As I have read about CSRF tokens, the server usually embeds the CSRF token in the form on a hidden tag. In that way, when submitting the form as a POST request, the CSRF token can be sent and received on the server side for authentication.

So, my idea is that a malicious script might request for the same form (with the CSRF token embedded) and use the CSRF token to perform an attack.

How can we protect the application if the case above is possible? Am I missing anything? Thanks in advance guys!


Ok let's say you have a banking website open on your browser with a form with CSRF token, then you open some malicious site in another tab. The malicious site loads and performs a request to the server to get the form (with the embedded CSRF token) then parses it and use the CSRF token to perform an attack. Is that possible?

  • 3
    CSRF token must correspond to the user session - so the server must reject token obtained by other session.
    – Cthulhu
    Jun 7, 2018 at 9:33
  • I'm not sure but it looks like you think CSRF token is "form-dependent", the same form will have a different token by request, this means if your script request for the same form, it will get a different token each time a request is made (even if its the same form) Jun 7, 2018 at 10:06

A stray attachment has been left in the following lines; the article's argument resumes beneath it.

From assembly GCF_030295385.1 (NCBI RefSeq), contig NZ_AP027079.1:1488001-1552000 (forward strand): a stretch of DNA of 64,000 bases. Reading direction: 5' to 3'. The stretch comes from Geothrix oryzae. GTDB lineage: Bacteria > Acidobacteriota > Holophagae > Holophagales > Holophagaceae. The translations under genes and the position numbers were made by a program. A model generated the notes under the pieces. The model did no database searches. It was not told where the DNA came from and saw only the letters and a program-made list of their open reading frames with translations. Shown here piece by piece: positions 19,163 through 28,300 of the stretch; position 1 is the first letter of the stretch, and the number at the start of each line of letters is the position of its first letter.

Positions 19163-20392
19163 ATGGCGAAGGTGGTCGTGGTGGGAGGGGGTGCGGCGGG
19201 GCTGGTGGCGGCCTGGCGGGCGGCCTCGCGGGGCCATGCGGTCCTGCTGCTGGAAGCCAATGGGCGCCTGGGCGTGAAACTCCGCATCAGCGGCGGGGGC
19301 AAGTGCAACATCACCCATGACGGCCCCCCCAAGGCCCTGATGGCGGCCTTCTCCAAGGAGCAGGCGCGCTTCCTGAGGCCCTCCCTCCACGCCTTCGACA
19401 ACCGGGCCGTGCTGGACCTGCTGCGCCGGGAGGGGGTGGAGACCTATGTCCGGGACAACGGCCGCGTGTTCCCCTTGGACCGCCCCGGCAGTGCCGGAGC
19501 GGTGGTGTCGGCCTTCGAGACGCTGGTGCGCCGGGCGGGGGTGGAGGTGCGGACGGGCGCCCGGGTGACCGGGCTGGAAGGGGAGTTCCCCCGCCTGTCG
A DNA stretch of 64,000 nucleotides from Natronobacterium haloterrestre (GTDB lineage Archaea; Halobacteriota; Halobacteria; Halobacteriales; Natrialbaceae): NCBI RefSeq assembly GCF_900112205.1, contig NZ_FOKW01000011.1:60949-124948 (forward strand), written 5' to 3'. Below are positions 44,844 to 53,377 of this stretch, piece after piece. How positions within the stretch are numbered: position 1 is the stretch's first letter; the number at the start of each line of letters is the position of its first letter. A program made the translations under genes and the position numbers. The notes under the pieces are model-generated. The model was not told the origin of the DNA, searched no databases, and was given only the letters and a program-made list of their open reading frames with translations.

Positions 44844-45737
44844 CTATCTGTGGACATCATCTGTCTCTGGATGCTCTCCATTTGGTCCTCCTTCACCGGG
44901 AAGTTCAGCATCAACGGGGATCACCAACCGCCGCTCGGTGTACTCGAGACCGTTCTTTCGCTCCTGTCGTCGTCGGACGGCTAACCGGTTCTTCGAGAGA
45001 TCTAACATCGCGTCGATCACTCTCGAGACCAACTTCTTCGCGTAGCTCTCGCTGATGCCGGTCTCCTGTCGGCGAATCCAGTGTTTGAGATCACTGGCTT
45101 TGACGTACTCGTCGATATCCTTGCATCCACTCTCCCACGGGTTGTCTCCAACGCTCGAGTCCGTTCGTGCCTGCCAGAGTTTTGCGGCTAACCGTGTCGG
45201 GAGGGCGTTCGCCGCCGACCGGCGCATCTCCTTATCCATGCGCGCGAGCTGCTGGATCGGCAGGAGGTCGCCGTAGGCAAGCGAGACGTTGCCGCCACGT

1 Answer 1


This case is prevented by the Same-origin Policy.

"Under the policy, a web browser permits scripts contained in a first web page to access data in a second web page, but only if both web pages have the same origin. An origin is defined as a combination of URI scheme, host name, and port number. This policy prevents a malicious script on one page from obtaining access to sensitive data on another web page through that page's Document Object Model."

In the context of your example, the malicious site is not permitted to perform a request on the banking website, and an attempt to do so will result in a message similar to the following in the browser console (taken from Chrome):

Failed to load XXX: Redirect from 'XXX' to 'XXX' has been blocked by CORS policy: No 'Access-Control-Allow-Origin' header is present on the requested resource. Origin 'null' is therefore not allowed access.

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